I grew up in Florida; quaint, suburban Florida. I moved to Union City, New Jersey during the summer before my freshman year of high school. The culture shock was INTENSE, but I am so happy I got to live there, before moving back to Florida.
I have compiled a list of 11 things that I learned from living in the second most densely populated city in the United States. In the 2010 census, there were 60,455 people within 1.007 square miles in Union City. Guttenberg, NJ is number 1, which is a city right next to UC, so it all kinda counts as one right?
Here we go!
1. If you run out of room to build, BUILD UP!
My high school's football field was on the roof of the enormous four-story building. I like to watch people's reaction when I tell them that I attended football games and sometimes had gym class on the roof of my school. This is not a common thing in most schools. People, especially fellow Floridians who have never lived in a city, are usually shocked to hear about UCHS's odd placement of a field and are very impressed when they actually see it. Roosevelt stadium can fit up to 18,000 people, which is greatly needed in such a populated place! It is pristine, has the school logo and mascot engraved on the grass, and has a view of the Manhattan skyline.
2. How to walk (Part 2)
I believe that you take your first steps twice in life. Once when you are a tiny toddler getting ready to venture out into your living room for the first time, and once more when you walk on a snowy/icy sidewalk for the first time. I had never seen snow before I moved to UC. I remember the first day it snowed during my freshman year. I was in the cafeteria with my friends getting ready to step out of the AEA (Academy for Enrichment and Advancement) building to walk one block across to the main high school for my geometry class. I stepped out with them and immediately resembled Bambi trying to walk on ice. I tried my best not to slip, which meant I had to walk much slower than all my friends, who were very amused by my inability to walk on the slushy white snow.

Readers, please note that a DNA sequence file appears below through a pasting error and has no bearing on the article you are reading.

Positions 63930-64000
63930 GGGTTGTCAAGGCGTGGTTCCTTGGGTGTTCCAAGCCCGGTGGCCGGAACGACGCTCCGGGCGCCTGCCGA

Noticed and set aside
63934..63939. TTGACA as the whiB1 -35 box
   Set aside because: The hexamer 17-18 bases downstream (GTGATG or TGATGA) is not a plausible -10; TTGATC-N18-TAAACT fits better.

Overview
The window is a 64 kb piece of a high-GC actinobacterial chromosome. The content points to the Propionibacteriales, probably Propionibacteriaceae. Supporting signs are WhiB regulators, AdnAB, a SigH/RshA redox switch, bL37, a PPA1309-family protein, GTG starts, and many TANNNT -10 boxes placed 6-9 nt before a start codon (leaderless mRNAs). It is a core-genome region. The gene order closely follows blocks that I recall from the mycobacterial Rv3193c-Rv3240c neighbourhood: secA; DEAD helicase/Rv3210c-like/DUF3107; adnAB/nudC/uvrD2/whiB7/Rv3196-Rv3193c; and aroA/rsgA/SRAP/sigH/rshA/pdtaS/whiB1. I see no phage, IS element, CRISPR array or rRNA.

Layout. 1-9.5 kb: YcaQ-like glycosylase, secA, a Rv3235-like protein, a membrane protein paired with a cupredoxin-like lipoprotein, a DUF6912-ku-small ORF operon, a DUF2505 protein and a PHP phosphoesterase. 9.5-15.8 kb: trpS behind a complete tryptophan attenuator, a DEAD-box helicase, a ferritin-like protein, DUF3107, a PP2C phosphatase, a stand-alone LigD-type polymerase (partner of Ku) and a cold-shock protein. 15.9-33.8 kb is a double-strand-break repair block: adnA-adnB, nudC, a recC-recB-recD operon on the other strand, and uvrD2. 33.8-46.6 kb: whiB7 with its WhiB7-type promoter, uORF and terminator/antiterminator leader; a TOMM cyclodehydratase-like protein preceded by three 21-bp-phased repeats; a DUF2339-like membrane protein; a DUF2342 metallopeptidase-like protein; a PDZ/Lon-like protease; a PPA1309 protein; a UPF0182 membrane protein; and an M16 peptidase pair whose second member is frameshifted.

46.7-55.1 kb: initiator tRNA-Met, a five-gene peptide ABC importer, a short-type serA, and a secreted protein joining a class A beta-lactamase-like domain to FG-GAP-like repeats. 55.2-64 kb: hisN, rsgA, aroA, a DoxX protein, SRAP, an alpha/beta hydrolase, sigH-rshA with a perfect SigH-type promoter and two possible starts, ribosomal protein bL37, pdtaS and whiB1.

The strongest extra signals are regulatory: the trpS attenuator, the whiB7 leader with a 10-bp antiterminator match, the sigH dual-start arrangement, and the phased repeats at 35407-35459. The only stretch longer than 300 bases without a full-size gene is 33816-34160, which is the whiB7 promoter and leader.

3. To appreciate the SUN
Living in Florida my whole life caused me to take the sun for granted. I grew up thinking the sun was out most of the time everywhere else in the world. Once winter fell upon UC, the sun went on vacation. The skies matched the color of the snow, and often stayed that way for days, weeks, even months, until spring came around and the skies were finally blue, and my body could absorb vitamin D again.
4. How to walk everywhere without getting tired
In UC, my step count would almost always surpass 15,000 steps. No, not because I was a fitness guru during my time in the city, but because I was an average citizen. I walked everywhere. I walked to school and up and down the million flights of stairs in school, I walked to the store, I walked to the movies, and to visit friends. The only times I can remember riding in the car were when my friends or family and I would go to the mall, which was a city over. I took buses to NYC and walked nearly everywhere else. My legs were extremely toned and I could walk for miles without complaining. Now that I'm back in Florida, driving is the norm. Kids here get their licenses when they are freshman or sophomores and drive everywhere. My friends and I did not learn how to drive until senior year (some still haven't learned) and that is okay because it is not vital up there. Now, I walk a mile and want to cry. I took my fitness for granted.
5. How to dress for the seasons
Let's face it Florida, we have no seasons. Yes, northern Florida gets slight seasons, but nothing can compare to living in the north and having to face mother nature at her extremes. I had never owned or worn a winter coat before moving. I never wore boots or scarves, or gloves. Once I was up there, I bought all these things and created outfits for each season. In the fall, I would wear light jackets because it was always breezy, but never too cold. In the winter, I would BUNDLE UP, because bronchitis is not cute. I would wear multiple layers and a cute pair of boots.
Once the sun began to peak through the sky in the spring, I would watch everyone at school basically rip off their winter apparel and wear light cardigans and jackets again, because spring mornings are pretty cold, but spring afternoons are blazing hot. In the summer, I learned that you will burn if you wear anything more than shorts and a tank top and forget sun-block. Summers in Jersey get HOT, not humid hot like Florida gets, but HOT; blazing, and unforgivingly HOT. I sat outside for 10 minutes once and got a sun-burn on my legs. Never again.
6. To love soft serve ice cream